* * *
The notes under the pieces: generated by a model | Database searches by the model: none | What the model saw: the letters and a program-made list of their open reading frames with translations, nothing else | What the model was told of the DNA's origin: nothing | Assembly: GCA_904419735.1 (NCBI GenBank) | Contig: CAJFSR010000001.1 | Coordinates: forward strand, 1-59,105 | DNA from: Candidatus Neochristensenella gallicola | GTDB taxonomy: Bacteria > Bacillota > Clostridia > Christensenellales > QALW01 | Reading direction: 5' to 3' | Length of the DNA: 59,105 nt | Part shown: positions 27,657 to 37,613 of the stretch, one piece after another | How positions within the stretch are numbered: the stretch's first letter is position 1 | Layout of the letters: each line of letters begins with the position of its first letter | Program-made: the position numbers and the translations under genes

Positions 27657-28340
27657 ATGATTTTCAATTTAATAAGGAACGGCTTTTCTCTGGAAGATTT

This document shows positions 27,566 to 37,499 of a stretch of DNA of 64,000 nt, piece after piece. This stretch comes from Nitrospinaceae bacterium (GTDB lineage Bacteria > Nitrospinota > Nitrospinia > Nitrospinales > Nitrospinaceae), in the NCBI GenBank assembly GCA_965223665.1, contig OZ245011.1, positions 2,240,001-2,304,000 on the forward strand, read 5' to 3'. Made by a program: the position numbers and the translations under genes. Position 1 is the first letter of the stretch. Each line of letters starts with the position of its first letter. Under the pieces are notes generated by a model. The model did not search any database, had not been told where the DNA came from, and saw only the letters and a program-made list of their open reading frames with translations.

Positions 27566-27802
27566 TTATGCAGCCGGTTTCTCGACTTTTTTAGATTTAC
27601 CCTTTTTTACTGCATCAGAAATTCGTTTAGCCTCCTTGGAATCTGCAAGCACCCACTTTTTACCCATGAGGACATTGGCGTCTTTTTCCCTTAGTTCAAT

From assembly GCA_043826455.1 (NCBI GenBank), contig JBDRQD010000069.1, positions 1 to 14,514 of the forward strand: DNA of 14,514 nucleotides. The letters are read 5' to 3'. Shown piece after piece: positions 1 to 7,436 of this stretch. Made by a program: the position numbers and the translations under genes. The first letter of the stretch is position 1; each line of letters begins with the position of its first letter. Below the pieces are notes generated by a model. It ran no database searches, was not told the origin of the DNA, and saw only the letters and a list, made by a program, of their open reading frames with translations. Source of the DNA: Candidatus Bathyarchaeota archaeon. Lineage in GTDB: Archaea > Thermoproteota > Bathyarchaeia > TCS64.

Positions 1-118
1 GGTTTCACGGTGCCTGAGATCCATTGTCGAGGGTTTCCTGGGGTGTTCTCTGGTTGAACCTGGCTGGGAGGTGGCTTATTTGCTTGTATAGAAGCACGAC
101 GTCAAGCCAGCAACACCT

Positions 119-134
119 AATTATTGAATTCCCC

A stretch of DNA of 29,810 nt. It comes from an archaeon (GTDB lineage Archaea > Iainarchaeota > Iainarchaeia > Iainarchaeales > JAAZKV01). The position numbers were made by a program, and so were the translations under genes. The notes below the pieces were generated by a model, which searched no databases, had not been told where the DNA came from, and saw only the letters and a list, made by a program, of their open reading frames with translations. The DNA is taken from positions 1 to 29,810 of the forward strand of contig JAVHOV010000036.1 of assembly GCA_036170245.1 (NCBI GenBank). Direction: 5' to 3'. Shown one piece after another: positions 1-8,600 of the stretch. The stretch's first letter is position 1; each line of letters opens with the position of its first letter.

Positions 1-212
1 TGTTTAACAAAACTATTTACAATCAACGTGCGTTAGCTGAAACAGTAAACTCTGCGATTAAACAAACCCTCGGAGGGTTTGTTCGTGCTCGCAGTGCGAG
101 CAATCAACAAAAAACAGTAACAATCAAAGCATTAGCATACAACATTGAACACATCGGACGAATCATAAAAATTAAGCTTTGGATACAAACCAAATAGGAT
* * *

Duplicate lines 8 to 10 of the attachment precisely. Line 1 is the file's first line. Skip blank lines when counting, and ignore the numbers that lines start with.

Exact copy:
From assembly GCA_043826455.1 (NCBI GenBank), contig JBDRQD010000069.1, positions 1 to 14,514 of the forward strand: DNA of 14,514 nucleotides. The letters are read 5' to 3'. Shown piece after piece: positions 1 to 7,436 of this stretch. Made by a program: the position numbers and the translations under genes. The first letter of the stretch is position 1; each line of letters begins with the position of its first letter. Below the pieces are notes generated by a model. It ran no database searches, was not told the origin of the DNA, and saw only the letters and a list, made by a program, of their open reading frames with translations. Source of the DNA: Candidatus Bathyarchaeota archaeon. Lineage in GTDB: Archaea > Thermoproteota > Bathyarchaeia > TCS64.

Positions 1-118
1 GGTTTCACGGTGCCTGAGATCCATTGTCGAGGGTTTCCTGGGGTGTTCTCTGGTTGAACCTGGCTGGGAGGTGGCTTATTTGCTTGTATAGAAGCACGAC